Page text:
His third wife was Elizabeth Tilden.
Children of third wife:
1. William, mentioned below.
2. Elizabeth, born 1626; married Thomas Burgess.
3. Nathaniel, 1628.
4. Sarah, 1630.
5. Ruth, 1632.
6. Joseph, 1637.
(II) William (2), son of William (1) Bassett, was born in 1624, died in 1670. He settled in Sandwich, Mass., and soon became prominent there, not only as a prosperous citizen and farmer, but in public life. He represented the town from time to time in the general court and held other places of trust.
He married Mary, daughter of Hugh Burt, of Lynn. The descendants of William are numerous. The Bassetts of Ashfield, Claremont and many of those on the Cape and at Martha's Vineard are descendants of William and his son, William. It is generally conceded that he married Mary Burt, of Lynn. William Bassett, who came at the age of nine and settled at Lynn, married Sarah Burt, a sister of Mary. These Williams were probably related.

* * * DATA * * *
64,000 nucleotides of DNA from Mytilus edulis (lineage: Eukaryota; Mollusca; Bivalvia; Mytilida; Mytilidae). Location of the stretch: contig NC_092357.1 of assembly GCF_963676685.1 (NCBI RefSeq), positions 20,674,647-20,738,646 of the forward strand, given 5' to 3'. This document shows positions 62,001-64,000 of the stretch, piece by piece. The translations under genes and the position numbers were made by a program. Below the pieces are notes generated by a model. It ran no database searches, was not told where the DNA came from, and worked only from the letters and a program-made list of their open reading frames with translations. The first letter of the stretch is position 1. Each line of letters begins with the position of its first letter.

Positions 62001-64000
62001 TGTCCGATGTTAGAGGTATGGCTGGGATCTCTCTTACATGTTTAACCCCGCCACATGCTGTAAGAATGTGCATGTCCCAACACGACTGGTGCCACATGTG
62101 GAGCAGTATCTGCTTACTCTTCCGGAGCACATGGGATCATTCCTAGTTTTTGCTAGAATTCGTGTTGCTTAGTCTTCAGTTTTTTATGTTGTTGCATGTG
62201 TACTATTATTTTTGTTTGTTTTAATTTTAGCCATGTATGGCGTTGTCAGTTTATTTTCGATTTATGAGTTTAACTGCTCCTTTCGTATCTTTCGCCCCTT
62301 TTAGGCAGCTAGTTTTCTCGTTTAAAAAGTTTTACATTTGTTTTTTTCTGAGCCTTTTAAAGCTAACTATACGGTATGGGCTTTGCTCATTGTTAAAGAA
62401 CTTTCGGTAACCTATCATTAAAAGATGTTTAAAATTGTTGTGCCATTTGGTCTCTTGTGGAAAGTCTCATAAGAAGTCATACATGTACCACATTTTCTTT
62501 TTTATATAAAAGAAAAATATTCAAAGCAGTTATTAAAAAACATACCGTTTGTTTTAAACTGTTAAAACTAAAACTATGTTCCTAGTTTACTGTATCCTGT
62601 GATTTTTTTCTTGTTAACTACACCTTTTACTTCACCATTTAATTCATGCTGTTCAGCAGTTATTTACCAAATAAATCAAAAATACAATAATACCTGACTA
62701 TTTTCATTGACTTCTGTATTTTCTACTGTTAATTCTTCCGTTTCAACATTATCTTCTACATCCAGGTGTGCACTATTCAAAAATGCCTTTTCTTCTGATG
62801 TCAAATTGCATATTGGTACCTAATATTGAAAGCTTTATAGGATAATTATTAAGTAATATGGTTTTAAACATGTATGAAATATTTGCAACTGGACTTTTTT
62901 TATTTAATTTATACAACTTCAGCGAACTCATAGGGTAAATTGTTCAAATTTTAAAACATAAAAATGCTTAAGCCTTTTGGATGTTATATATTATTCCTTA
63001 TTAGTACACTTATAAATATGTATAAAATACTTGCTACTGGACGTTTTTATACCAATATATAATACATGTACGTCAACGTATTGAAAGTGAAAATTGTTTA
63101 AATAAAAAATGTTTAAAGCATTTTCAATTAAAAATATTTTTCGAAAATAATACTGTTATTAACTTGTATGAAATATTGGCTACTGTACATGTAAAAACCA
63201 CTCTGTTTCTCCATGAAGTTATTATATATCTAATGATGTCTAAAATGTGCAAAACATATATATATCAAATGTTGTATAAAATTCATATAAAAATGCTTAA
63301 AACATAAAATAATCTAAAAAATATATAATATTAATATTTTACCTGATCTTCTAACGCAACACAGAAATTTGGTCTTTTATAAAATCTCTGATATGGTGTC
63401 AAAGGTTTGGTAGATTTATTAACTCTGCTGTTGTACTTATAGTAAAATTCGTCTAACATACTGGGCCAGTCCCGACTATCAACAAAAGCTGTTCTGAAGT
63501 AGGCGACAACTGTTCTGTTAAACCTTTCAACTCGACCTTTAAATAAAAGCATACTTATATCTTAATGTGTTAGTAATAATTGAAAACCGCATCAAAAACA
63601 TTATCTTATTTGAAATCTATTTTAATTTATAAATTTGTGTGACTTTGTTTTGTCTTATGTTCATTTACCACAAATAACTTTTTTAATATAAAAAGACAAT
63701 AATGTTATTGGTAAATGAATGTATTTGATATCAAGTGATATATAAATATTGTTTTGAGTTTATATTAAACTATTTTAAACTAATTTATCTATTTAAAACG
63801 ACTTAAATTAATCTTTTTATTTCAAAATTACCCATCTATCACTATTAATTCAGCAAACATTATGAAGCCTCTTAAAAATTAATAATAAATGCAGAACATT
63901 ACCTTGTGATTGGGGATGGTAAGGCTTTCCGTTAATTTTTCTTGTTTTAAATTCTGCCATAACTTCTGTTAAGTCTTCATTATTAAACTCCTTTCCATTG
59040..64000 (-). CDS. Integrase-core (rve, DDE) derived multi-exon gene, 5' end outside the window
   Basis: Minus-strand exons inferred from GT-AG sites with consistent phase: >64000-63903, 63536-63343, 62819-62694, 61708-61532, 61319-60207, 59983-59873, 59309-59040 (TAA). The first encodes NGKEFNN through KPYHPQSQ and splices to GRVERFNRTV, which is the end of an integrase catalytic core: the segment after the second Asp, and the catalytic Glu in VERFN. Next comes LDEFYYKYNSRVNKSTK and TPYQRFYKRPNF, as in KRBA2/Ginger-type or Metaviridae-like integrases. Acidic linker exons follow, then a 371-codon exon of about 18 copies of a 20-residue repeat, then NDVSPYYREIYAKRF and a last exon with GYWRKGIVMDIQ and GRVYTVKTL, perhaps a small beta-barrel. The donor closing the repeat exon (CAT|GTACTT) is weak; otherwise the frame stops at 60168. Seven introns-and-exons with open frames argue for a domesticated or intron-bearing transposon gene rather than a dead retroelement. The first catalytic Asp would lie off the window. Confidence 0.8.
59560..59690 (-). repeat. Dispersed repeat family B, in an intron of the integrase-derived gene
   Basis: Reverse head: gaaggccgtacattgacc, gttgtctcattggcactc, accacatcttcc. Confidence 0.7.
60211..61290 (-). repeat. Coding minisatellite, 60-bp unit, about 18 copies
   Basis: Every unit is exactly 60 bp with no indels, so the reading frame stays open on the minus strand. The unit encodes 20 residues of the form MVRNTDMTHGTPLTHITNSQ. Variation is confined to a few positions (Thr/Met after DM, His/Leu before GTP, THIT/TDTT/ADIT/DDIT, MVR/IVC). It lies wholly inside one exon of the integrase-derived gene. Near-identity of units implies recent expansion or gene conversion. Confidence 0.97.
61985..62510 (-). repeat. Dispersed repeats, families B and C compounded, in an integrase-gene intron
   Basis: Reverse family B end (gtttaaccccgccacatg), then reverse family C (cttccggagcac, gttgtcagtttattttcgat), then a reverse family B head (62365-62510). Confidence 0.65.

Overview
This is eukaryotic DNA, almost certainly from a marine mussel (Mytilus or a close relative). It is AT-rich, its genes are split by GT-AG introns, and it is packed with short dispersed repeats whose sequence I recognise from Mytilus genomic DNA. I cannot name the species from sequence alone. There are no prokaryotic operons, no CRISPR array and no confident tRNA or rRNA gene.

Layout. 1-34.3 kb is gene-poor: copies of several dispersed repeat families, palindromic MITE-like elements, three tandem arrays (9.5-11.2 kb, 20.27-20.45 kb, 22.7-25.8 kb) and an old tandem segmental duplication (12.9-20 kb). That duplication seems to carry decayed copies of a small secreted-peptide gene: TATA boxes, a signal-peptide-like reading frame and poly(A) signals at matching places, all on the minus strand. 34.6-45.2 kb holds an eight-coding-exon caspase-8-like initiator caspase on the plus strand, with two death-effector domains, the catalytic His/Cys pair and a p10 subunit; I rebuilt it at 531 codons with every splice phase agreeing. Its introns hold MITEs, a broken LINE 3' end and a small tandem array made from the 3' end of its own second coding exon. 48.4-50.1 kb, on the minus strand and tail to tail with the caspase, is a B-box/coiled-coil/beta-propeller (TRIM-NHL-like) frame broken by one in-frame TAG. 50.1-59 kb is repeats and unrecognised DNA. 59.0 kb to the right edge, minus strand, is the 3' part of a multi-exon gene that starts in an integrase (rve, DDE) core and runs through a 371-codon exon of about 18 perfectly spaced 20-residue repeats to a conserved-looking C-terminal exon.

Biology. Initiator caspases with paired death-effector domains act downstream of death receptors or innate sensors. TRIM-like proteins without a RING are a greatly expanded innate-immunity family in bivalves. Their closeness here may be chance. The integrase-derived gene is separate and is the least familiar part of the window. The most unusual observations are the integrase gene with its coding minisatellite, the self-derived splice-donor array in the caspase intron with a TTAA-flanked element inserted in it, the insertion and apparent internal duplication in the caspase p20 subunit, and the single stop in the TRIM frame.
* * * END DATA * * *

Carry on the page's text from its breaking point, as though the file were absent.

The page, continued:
1. Mary, born Nov. 21, 1654.
2. William, mentioned below.
(III) Colonel William (3), son of William (2) Bassett, was born in 1656. Governor Hinckley was his guardian after his father died. He married, Oct. 9, 1675, Rachel Willison, of Taunton.
1. Mary, born Oct. 20, 1676.
2. Nathan, mentioned below.
3. Rachel, Oct. 25, 1679.
(IV) Nathan, son of Colonel William (3) Bassett, was born in 1677, died at Chilmark, Martha's Vineyard, Mass., Nov. 16, 1743. His wife, Mary (Huckins) Bassett, died at Chilmark Nov. 8, 1743, aged seventy years.
1. Ruth, born at Chilmark, Feb. 17, 1691, died young.
2. Samuel, Feb. 4, 1693, died Nov. 20, 1770.
3. Cornelius, April 21, 1695, drowned Jan. 12, 1714.
4. Mary, May 10, 1697, died March 8, 1785, unmarried.
5. Elizabeth, Sept. 2, 1699, died young.
6. Nathan, Feb. 14, 1701-02, drowned June 26, 1730.
7. William, Dec. 17, 1702.
8. Barachiah, March 2, 1704.
9. John, April 26 1706.